quickly. It should also be moistened a bit when it is blown to control
dust and settling. That can be tricky.

Keep in mind that while insulation is important, most home heat loss is
typically via infiltration and air movement. Seal those cracks, air leaks,
windows and doors too.

TKM
 
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G

Goedjn

Does anyone here have experience with blown-in insulation? If so, what do
I think you have to be really serious about sealing up all the
little holes and cracks into your living space first, or you'll
be living with a fine coating of grey dust forever after.

Other than that, it's great.
 
T

Tim Fischer

Goedjn said:
I think you have to be really serious about sealing up all the
little holes and cracks into your living space first, or you'll
be living with a fine coating of grey dust forever after.

Other than that, it's great.
Maybe with some types. The type I've had in our two homes isn't terribly
dusty -- just chunks of fiberglas or cellulose. My FIL's home has the "grey
dusty" type you speak of and that stuff is horribly messy.

-Tim
 
C

c_kubie

How do you blow it to the edges witout covering the vents?
Would it make more sence to staple down a boarder of rolled
instulation a blow in the rest?

Also, and good suggestions for around attic doors?
 
H

Harry K

TKM said:
It was recommended by the builder of my 2-year old house. Most of the
ceiling stuff was blown in after the dry wall was up through small holes
that were then patched and finished. There's 6 inches between the roof and
ceiling and also 6 inches in the walls.

It works beautifully. The inside surfaces are warm in the winter, heating
bills are low and, as a bonus, the house is remarkably quiet (compared to
our old house which had fiberglass insulation).

HD is selling bags of cellulose in today's paper for less than $7.00/40 sq.
ft. Buy 20 bags and the blower rental is free.

Drawback: Cellulose is dusty and messy to install although it goes in
quickly. It should also be moistened a bit when it is blown to control
dust and settling. That can be tricky.

Keep in mind that while insulation is important, most home heat loss is
typically via infiltration and air movement. Seal those cracks, air leaks,
windows and doors too.

TKM
Did my mothers house and had to do the walls from inside since it was a
stucco exterior. Messy? Very. Especially since I had my brother
feeding the machine. I was on the ladder holding the hose when
suddenly the room filled with insulation and dust. Looked and the hose
had blown off the outlet but my brilliant brother was still stuffing
away!

Harry K
 
S

scott21230

Get the blown in fiberglass. It's better than the recycled paper crap.
If it's only to the top of the rafters you need more. Probably a lot
more. I'd guess that if you added all you could now, the savings would
offest the higher fuel costs this winter.
 
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C

Chris Lewis

According to said:
Get the blown in fiberglass. It's better than the recycled paper crap.
Blown rock wool is considerably better than fiberglass in almost every
respect.
 
N

Nexus7

How do you blow it to the edges witout covering the vents?
Would it make more sence to staple down a boarder of rolled
instulation a blow in the rest?
You could roll and staple it down at the end. But the also sell
channels that staple to the rafters and leave a 1.5" clear space
running up from the vents. Pro-vent and Dura-vent are examples. If
they work with you roof configuration, you can staple them and blow
away.
 
A

All Thumbs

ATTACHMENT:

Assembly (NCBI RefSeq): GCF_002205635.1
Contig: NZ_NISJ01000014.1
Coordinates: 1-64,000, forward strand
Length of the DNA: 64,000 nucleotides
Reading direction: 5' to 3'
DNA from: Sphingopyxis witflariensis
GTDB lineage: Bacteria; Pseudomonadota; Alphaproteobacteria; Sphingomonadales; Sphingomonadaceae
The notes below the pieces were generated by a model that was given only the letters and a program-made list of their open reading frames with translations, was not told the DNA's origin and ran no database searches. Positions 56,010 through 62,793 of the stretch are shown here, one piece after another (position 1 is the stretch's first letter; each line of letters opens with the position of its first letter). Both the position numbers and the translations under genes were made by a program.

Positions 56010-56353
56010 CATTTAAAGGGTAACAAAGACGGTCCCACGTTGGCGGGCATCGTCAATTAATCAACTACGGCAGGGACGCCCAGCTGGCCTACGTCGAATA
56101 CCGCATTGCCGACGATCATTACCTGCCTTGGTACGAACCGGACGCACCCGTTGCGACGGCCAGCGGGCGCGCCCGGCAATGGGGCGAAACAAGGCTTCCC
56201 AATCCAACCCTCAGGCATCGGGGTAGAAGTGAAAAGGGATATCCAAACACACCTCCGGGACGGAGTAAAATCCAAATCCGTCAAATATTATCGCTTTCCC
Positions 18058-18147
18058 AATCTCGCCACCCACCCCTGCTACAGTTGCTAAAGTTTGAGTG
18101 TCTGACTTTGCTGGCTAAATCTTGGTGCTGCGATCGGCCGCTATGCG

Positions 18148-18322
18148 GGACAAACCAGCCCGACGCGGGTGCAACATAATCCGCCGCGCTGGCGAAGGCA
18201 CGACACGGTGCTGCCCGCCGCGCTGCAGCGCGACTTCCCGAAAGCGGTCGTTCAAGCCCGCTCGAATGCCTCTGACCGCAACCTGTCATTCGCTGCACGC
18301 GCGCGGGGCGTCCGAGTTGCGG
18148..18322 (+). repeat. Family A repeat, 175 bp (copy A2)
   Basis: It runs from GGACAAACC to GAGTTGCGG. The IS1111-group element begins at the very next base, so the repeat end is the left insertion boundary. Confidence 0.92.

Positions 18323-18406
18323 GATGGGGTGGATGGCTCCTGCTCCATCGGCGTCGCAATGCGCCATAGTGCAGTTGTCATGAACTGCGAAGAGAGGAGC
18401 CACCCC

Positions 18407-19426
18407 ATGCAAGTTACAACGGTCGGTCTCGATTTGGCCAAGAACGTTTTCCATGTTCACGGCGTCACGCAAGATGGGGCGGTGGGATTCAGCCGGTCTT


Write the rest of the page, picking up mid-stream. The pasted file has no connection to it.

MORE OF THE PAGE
Tim said:
Explain, pls?

Fiberglas is just so much less messy and dusty...
What is rock wool? Does it have the same problems as asbestos (i.e.
being carcinogenic and causing lung disease)?
 
D

Dick

All Thumbs said:
What is rock wool? Does it have the same problems as asbestos (i.e.
being carcinogenic and causing lung disease)?
Rock wool is made from Volcanic Rock. Has superior insulating properties.

Both fiberglass and rock wool have dangers of cancer. Only if the fibers
are fine enough that they can reach the lungs. Probably not comparable to
the asbestos problem but still one should wear a respirator when handling
anything of that type.
 
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C

Chris Lewis

Rock wool is made from Volcanic Rock. Has superior insulating properties.
Actually, rock wool (at least Roxul brand) is has a spun mining slag component
I think.
Both fiberglass and rock wool have dangers of cancer. Only if the fibers
are fine enough that they can reach the lungs. Probably not comparable to
the asbestos problem but still one should wear a respirator when handling
anything of that type.
Compared to fiberglass, rock wool:

1) Slightly higher R value.
2) Fibers are larger and heavier, and not nearly as fine, meaning:
a) much less of a skin irritant (not as "picky"), you don't
get the itches nearly as bad.
b) much less "dusty" than fiberglass, doesn't "fly" nearly
as bad.
c) Not nearly as much a breathing or eye hazard during
installation. (you'll be tempted to not use any
if you're installing walls or underneath you)
d) There are research indication that cancer hazard is
more related to fiber size than chemical makeup per-se...
3) Denser, better sound deadening properties
4) Considerably better fire barrier properties

It's worst drawback is a consequence of its weight/density - it doesn't
pack down nearly as much in manufacture, so you need more bags. Still,
it's usually very close in price to fiberglass on a per-square-foot
basis.

We had rockwool blown into our house attic through an attic hatch inside
a closet. Essentially _zero_ dust in the house.

After using rockwool, both blown in and batts, I'll never go back
to fiberglass.
 
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G

Guest

Look into your local utility programs. In Mass., we used an "approved"
contractor and the state re-imbursed for 1/2 of the cost, up to $3000.
Included in the rebate were soffit vents, etc. and anything else related to
energy efficiency (not windows, though).

Our contractor used fiberglass puffs, blew them in through the siding and
you can't tell they were ever here. That, plus the addition of r-30 in the
attic, we got our money back after three winters, saving about $1,000. (Old
farmhouse, all kinds of air leakage issues beyond this.)